— One Day in Afghanistan —
Reporting by Abdul Karim Azim, written by Abdul Ahad Poya, edited by Mohammad J. Alizada and Brian J. Conley
ZINDA JAN — In a country where patriarchy is more dominant now than ever, women continue to be cast out from the social fabric, and deprived of education and work. Ms. Maryam Shaikh, a resident of Mahal-e Khawjaha in Zindajan district of western Herat province, located about 50 kilometers from the city of Herat, is standing against patriarchy by establishing a silk production company, which in addition to feeding her family of six, employs a number of women.
Only a small number of people can afford to buy products made of silk. To profile a day of her work and how silk products are made, I am here in Mahal Khawjaha village about 8:30 in the morning.
Ms. Shaikh is 26 years-old and is a member of a family of six which includes her mother, dad, two sisters and two brothers. Her father, Mudirullah Baksh is 50, mother Najla is 48, sister Muzghan is 26, Muzhda is 22, brother Ali Ahmad is 26 and Basir Ahmad is 24. All her siblings are studying but Ms. Shaikh manages the factory in addition to her studies.
Maryam launched her company in 2017 and employs 90 people, including 70 women, but her company has had to downsize due to the high price of raw materials and the lack of a market for her products. Today Maryam’s factory only employs 6 women and 4 men.
It’s 9 am and Ms. Shaikh and her sister Muzghan invited me to visit the factory which is just 500 meters from their home. The factory is based in a rented house that has three rooms which are used to boil the silk, turn the silk into thread, and bundle the thread. She pays 1,500 Afghanis ($15 currently) monthly for the rent. The team working in this house is all men. One room houses the silk reeling machine, which separates the silk thread from its cocoon by using hot water. This job is the responsibility of 40 year-old Khalifa Osman who works 8 hours a day to provide for his family of 6.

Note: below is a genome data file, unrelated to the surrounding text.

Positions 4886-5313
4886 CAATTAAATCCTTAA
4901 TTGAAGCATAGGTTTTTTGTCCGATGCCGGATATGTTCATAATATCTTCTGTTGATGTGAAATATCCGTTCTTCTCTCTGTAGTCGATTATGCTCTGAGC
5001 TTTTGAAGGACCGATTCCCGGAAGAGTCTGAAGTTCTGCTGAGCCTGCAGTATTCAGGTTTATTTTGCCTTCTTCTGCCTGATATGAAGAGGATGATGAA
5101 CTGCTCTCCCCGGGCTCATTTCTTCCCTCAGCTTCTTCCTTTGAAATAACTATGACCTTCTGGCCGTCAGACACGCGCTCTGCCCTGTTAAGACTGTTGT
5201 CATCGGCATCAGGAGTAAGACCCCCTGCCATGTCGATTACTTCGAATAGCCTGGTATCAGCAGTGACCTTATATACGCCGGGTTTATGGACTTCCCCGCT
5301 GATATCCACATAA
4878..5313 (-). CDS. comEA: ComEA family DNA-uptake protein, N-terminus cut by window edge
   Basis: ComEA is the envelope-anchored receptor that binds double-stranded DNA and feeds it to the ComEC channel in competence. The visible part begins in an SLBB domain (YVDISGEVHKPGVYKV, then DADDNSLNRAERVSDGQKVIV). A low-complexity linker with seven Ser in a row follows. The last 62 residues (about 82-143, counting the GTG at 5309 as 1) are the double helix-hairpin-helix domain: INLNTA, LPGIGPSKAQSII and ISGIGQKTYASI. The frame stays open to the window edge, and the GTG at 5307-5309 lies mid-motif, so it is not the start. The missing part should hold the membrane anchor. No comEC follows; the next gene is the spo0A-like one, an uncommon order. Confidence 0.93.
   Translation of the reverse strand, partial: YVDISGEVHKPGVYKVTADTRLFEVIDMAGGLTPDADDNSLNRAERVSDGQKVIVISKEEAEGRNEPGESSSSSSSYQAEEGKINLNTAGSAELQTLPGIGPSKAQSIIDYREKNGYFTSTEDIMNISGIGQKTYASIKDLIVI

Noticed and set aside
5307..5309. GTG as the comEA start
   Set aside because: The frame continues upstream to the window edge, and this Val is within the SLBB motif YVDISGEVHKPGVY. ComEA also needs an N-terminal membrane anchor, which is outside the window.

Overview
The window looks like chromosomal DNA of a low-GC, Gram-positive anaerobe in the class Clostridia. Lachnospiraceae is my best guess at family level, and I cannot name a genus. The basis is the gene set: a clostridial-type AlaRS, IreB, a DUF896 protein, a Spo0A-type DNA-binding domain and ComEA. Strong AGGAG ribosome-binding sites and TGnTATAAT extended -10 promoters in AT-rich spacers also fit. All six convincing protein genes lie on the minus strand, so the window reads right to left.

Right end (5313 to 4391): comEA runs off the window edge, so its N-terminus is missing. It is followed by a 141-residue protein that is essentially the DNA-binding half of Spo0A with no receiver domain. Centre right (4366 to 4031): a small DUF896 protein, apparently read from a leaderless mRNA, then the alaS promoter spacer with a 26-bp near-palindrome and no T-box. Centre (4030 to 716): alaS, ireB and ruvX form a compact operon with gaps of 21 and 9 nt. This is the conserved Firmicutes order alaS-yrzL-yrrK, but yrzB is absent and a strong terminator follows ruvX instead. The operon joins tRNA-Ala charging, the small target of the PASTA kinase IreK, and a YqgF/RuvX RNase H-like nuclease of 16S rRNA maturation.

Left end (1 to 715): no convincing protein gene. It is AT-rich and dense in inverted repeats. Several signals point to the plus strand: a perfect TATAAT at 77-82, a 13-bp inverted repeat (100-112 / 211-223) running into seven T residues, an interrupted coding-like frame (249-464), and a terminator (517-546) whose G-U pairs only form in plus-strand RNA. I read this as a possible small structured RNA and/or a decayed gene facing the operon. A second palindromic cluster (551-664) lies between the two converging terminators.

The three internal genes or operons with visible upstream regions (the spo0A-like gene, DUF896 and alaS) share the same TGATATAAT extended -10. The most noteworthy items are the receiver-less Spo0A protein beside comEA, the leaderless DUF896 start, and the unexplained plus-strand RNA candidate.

According to Khalifa Osman, removing thread from the cocoon requires a lot of skill. Mr. Osman starts work around 6 in the morning and goes home around 2 pm, earning about 300 Afghanis ($3) per day.
“The silk worms are purchased and imported from China, the worms produce silk during the first months of summer and roll it in a way that makes a cocoon like the pieces of a bead. We collect the cocoons and thread them,” Maryam Skaikh tells Alive in Afghanistan.
We enter another room that houses the machine which puts the thin threads together in a much bigger roll. 46 year-old Abdullah is in charge of this section, also earning 300 Afghanis per day.
Next we enter another house that is about 200 meters from the factory, which houses the woman working for Ms. Shaikh. Ms. Shaikh says she pays 2,000 Afghanis ($21) each month for the 5 room house. Two of the rooms serve as workshops for making silk scarves. he woman working in the first roomis Maryam, who is 45 years old and has the same name as the owner. She is busy making a white silk scarf with black patterns. The machine she uses to make the scarf requires both her hands and feet to work simultaneously.